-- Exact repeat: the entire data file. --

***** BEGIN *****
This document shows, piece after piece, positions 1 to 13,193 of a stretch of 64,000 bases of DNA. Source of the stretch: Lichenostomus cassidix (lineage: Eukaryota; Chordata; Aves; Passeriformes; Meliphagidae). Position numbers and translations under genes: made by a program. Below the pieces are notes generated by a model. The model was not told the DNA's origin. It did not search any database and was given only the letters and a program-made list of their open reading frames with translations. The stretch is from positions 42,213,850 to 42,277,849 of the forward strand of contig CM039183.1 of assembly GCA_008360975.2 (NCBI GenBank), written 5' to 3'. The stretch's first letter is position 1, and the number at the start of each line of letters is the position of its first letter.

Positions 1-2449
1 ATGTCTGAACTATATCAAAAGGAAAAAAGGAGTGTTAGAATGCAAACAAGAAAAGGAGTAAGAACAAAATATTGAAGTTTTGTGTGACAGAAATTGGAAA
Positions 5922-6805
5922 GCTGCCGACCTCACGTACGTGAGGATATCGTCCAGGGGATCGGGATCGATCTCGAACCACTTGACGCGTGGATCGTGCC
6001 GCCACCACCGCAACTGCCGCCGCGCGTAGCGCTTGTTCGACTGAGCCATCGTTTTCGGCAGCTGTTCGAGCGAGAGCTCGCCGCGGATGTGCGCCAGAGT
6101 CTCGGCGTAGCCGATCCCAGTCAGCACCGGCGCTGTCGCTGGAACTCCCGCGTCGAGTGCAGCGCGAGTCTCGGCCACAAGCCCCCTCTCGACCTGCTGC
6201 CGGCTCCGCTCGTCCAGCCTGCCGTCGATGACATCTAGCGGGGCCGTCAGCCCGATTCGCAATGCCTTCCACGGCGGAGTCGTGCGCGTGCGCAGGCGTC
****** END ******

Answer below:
This document shows, piece after piece, positions 1 to 13,193 of a stretch of 64,000 bases of DNA. Source of the stretch: Lichenostomus cassidix (lineage: Eukaryota; Chordata; Aves; Passeriformes; Meliphagidae). Position numbers and translations under genes: made by a program. Below the pieces are notes generated by a model. The model was not told the DNA's origin. It did not search any database and was given only the letters and a program-made list of their open reading frames with translations. The stretch is from positions 42,213,850 to 42,277,849 of the forward strand of contig CM039183.1 of assembly GCA_008360975.2 (NCBI GenBank), written 5' to 3'. The stretch's first letter is position 1, and the number at the start of each line of letters is the position of its first letter.

Positions 1-2449
1 ATGTCTGAACTATATCAAAAGGAAAAAAGGAGTGTTAGAATGCAAACAAGAAAAGGAGTAAGAACAAAATATTGAAGTTTTGTGTGACAGAAATTGGAAA
Positions 5922-6805
5922 GCTGCCGACCTCACGTACGTGAGGATATCGTCCAGGGGATCGGGATCGATCTCGAACCACTTGACGCGTGGATCGTGCC
6001 GCCACCACCGCAACTGCCGCCGCGCGTAGCGCTTGTTCGACTGAGCCATCGTTTTCGGCAGCTGTTCGAGCGAGAGCTCGCCGCGGATGTGCGCCAGAGT
6101 CTCGGCGTAGCCGATCCCAGTCAGCACCGGCGCTGTCGCTGGAACTCCCGCGTCGAGTGCAGCGCGAGTCTCGGCCACAAGCCCCCTCTCGACCTGCTGC
6201 CGGCTCCGCTCGTCCAGCCTGCCGTCGATGACATCTAGCGGGGCCGTCAGCCCGATTCGCAATGCCTTCCACGGCGGAGTCGTGCGCGTGCGCAGGCGTC